Level: Resort nearby
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The small French Key has one of the best preserved reefs on the south coast of the island of Roatan. This lagoon with translucent waters sheltered by a coral reef is ideal for snorkeling. Although it is not easy to access (and there is almost always an entrance fee), the abundance of fish, lobsters and coral make it one of the most beautiful snorkeling spots on the island.
French Key is near French Harbor. From Coxen Hole or the airport, head north-east along the main road for 6 miles or so. The French Key reef is accessible either by the privately owned islands of Big French Key and Little French Key or by the Fantasy Island Resort.
The latter option is the best because it gives direct access to the reef, but in all three cases, you need to pay for admission to the site for the day (from $30 per person). The resorts also offer 2-hour snorkeling packages including equipment, transport by boat, and one or two snorkeling stops from $25 per person (on top of the daily admission fee).
It is also possible to rent swimfins, masks, and snorkels for about $10 per day. It is difficult to get to the reef by other means unless you rent a boat.
The best option is to enter the water from the main beach of the Fantasy Island Resort. You can also swim to the reef in a few minutes from Little French Key. If you are on a tour, follow your guide’s instructions.
The area to explore covers a strip of about 50 yards wide along the inside of the barrier reef between the Fantasy Island Resort and Little French Key. The depth of the water is the same throughout the area (↕3-6ft/1-2m). The area shown on the aerial shot can be extended to the west.
If you swim from the Fantasy Island Resort beach, you first come across sandy areas before the first coral appears (mainly leafy coral) and grows denser. The coral is in calm waters, protected from the waves, and is unusually fine.
You will soon spot large shoals of grunts living near the coral beds. Move closer to the reef and you will come across a large number of lobsters, which are seldom to be seen elsewhere, nestling in the crevices in the rocks and given away by their white antennae.
But the rocky shelter is also the chosen home of much more fearsome creatures. Dozens of lionfish have taken up residence in the reef. Sometimes, in groups of 3 or 4, they rest in the shelter of the coral. They are highly elegant, with their wing-shaped gills, and not aggressive, but you should not touch them as their sting is dangerous.
Here more than anywhere else, you should avoid placing your hand on the rocks or setting foot on the sea bed, and stay continually alert. Lionfish are an invasive and voracious species that causes great damage to the underwater life of the Caribbean (unlike in the Indian and Pacific Oceans, their original home, they have no known predator in the Caribbean).
Killing them is authorized in all Roatan reefs. As you continue to explore, you may also see reef squid, spotfin butterflyfish or bar jacks. It is not unusual, in the deepest area behind the reef, to come across small southern stingrays, but they always swim off straight away into the ocean blue, darting above the sand and the seagrass.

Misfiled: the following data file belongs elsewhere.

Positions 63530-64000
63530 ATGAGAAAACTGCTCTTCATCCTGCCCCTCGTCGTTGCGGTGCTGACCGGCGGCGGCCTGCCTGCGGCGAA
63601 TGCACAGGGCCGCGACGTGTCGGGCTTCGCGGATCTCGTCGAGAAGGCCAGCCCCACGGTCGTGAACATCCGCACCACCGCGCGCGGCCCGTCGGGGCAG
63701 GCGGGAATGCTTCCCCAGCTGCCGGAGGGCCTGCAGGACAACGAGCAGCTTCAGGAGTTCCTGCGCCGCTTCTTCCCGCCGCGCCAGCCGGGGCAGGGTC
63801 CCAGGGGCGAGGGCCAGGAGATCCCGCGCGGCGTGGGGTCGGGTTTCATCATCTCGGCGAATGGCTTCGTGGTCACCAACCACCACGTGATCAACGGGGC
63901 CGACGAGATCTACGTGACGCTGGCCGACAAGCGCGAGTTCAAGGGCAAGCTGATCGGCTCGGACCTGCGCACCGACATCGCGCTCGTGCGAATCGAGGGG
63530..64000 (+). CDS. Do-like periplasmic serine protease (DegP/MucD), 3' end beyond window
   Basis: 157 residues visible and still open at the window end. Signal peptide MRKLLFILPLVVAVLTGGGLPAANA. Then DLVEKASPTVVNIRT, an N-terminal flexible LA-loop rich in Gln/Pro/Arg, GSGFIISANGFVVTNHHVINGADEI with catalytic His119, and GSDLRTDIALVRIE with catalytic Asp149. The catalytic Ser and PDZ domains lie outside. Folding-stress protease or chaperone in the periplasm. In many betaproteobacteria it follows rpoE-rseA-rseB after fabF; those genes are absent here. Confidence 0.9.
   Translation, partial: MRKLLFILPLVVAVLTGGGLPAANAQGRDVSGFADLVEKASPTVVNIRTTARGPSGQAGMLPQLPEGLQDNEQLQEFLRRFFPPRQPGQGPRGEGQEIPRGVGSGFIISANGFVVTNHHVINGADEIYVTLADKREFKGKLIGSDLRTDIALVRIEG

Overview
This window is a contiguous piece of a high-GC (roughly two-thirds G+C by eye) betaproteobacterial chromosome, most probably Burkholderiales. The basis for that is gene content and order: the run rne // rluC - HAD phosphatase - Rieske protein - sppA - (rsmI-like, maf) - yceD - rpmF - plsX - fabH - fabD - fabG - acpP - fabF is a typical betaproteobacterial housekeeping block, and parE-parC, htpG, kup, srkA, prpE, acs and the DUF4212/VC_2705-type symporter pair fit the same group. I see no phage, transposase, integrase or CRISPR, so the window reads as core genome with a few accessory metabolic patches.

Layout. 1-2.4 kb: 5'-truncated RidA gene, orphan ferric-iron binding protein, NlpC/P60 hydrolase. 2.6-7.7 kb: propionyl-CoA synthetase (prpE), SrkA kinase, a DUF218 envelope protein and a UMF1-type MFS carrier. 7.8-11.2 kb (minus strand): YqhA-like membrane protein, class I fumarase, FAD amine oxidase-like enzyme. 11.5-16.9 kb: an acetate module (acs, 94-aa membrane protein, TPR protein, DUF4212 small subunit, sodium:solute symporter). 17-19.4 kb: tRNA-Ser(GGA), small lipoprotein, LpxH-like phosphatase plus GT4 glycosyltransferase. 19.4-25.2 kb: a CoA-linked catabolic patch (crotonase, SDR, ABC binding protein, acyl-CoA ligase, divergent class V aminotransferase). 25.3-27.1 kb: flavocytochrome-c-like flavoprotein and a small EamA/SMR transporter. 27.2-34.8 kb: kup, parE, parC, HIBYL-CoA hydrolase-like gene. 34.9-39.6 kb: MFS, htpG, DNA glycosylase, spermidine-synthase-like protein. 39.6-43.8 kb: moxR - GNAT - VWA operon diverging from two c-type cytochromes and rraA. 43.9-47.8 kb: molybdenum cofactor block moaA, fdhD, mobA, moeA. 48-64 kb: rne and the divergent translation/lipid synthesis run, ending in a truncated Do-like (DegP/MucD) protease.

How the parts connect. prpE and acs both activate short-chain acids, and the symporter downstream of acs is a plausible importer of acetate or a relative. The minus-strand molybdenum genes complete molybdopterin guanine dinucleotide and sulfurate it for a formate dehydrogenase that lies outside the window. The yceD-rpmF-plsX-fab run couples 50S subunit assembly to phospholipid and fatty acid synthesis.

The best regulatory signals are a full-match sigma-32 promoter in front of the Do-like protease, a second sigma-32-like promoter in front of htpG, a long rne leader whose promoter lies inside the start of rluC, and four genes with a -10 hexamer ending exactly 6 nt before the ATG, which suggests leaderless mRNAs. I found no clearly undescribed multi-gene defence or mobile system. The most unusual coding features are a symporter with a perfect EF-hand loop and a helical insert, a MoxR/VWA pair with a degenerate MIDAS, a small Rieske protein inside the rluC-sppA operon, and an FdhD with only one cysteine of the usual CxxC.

You will probably be surprised by the clearness of the water, highlighted by the white sand beds. The shallow waters make this an ideal spot for underwater photography.
The resort provides meals as part of the package or outside it. This is the only food and drinks on site.
These snorkeling spots are accessible to beginners and kids. You will enter the water gradually from a beach, or in a less than 3ft. deep area. The sea is generally calm, shallow, with almost no waves or currents. These spots are usually located in marked and/or monitored swimming areas. It is not necessary to swim long distances to discover the sea life.This level only apply when the spot experiences optimal sea and/or weather conditions. It is not applicable if the sea and/or weather conditions deteriorate, in particular in the presence of rough sea, rain, strong wind, unusual current, large tides, waves and/or swell. You can find more details about the definition of our snorkeling levels on our snorkeling safety page.
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Snorkeling spots are part of a wild environment and their aspect can be significantly altered by weather, seasons, sea conditions, human impact and climate events (storms, hurricanes, seawater-warming episodes…). The consequences can be an alteration of the seabed (coral bleaching, coral destruction, and invasive seagrass), a poor underwater visibility, or a decrease of the sea life present in the area. Snorkeling Report makes every effort to ensure that all the information displayed on this website is accurate and up-to-date, but no guarantee is given that the underwater visibility and seabed aspect will be exactly as described on this page the day you will snorkel the spot. If you recently snorkeled this area and noticed some changes compared to the information contained on this page, please contact us.
The data contained in this website is for general information purposes only, and is not legal advice. It is intended to provide snorkelers with the information that will enable them to engage in safe and enjoyable snorkeling, and it is not meant as a substitute for swim level, physical condition, experience, or local knowledge. Remember that all marine activities, including snorkeling, are potentially dangerous, and that you enter the water at your own risk. You must take an individual weather, sea conditions and hazards assessment before entering the water. If snorkeling conditions are degraded, postpone your snorkeling or select an alternate site. Know and obey local laws and regulations, including regulated areas, protected species, wildlife interaction and dive flag laws.
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